TV personality Robert Danvers, an exceedingly vain rotter, seduces young women daily, never staying long with one. He meets his match in Marion, an American, 19, who's available but refuses... See full summary »
TV personality Robert Danvers, an exceedingly vain rotter, seduces young women daily, never staying long with one. He meets his match in Marion, an American, 19, who's available but refuses any romantic illusions. At first, her candor and cynicism put him off, but after he witnesses her breaking up with her rocker boyfriend, he's attracted to her and invites her on an idyllic two-week trip to France. Slowly, she pokes holes in his artifice and he comes to care for her. When they return to London, with the press thinking they're married, they come to a cross-roads: go back to their old lives, marry each other, or invent a new, open relationship. Is Robert up to it? Written by
A gem of a first hour, a mistaken shambles of a last half-hour.
"My GOD but you're lovely."
This is surely one of Sellers' most memorable characters. This guy HAS to have been a major influence on Austin Powers: he's an aging playboy, with hairy back and bad teeth, who never imagines that he's anything but irresistible to women. Goldie Hawn is the woman who won't give him what he wants when he wants it.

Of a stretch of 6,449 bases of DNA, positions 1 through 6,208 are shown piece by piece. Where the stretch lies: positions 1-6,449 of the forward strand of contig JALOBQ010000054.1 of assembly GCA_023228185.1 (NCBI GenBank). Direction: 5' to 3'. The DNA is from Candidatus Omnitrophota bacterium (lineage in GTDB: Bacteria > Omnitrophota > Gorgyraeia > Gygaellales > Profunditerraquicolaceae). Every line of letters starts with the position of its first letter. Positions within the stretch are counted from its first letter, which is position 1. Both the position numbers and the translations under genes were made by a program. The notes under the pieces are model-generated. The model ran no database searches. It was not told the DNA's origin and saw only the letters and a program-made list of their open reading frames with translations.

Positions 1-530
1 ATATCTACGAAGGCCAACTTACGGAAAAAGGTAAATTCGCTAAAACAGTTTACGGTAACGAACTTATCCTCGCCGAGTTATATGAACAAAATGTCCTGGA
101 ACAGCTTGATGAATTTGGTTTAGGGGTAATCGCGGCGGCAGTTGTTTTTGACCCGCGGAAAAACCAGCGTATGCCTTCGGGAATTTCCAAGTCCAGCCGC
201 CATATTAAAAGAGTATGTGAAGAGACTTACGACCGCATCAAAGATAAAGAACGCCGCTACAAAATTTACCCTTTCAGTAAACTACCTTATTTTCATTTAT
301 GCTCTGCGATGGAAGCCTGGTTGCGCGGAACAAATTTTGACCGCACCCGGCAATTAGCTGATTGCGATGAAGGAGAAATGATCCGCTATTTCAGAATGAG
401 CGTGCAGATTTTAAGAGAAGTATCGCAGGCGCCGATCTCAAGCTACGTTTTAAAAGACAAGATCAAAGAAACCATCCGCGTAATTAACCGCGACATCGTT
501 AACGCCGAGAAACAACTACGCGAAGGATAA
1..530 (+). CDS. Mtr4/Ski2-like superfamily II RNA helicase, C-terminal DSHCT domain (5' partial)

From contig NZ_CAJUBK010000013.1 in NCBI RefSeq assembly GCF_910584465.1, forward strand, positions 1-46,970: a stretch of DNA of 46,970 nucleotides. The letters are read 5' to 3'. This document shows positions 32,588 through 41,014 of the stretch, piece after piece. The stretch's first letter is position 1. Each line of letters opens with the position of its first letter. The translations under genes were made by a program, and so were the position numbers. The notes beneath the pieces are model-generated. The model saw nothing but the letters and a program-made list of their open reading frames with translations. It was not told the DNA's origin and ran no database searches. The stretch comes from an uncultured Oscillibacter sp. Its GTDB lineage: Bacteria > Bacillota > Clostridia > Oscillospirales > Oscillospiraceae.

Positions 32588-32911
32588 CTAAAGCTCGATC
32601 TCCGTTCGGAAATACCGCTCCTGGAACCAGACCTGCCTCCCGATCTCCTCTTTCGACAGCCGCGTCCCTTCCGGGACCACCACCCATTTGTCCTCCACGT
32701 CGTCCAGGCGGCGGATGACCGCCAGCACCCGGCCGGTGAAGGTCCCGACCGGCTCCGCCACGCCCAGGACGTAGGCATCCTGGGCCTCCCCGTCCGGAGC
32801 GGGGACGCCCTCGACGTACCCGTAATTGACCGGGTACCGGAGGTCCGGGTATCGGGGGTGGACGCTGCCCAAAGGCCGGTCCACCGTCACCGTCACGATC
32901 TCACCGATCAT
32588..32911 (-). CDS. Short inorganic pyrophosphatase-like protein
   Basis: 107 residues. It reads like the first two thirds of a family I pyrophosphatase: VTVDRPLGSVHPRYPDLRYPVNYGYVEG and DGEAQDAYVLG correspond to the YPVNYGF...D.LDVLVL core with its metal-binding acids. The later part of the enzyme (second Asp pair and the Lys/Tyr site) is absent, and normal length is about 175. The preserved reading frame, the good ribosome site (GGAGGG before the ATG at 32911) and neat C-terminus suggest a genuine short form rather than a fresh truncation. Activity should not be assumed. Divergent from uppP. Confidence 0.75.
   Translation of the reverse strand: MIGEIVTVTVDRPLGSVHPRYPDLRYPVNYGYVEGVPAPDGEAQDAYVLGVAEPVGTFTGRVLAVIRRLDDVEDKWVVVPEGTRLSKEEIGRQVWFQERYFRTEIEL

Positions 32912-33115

The first hour is pure gold, some of the greatest comedy i've ever seen. Then it strangely begins to meander. Really badly. With the extended wine tasting journey, involving many pointless shots of Frenchmen drinking wine at what seems like a real wine tasting ceremony, and later on the pointless shots of scenery, very out of place in this story. I was thinking what terrific characters they were, and what a terrific comedy set-up we had here
but at the point where it starts to wonder, you realise that they'd only
thought up these funny characters - but hadn't got as far as what to do with them. Thus, they also had no idea what the resolution, if any, should be.
They seem to have figured that everything would work itself out once they started shooting - well, it didn't. The last half-hour is an absolute mess. I would have enjoyed it much more as a 60 minute movie, thankyou very much.
As it is, we have a clumsy "resolution" scene that needed about seven re-writes, and a rather meandering, almost unnecessary last half-hour, peppered with a few good scenes (Sellers carrying Hawn over his shoulder in the lift), which unfortunately spoils what might have been one of the funniest movies i've ever seen.
6/10. The first hour is an absolute gem - i'd still recommend you see it for that.
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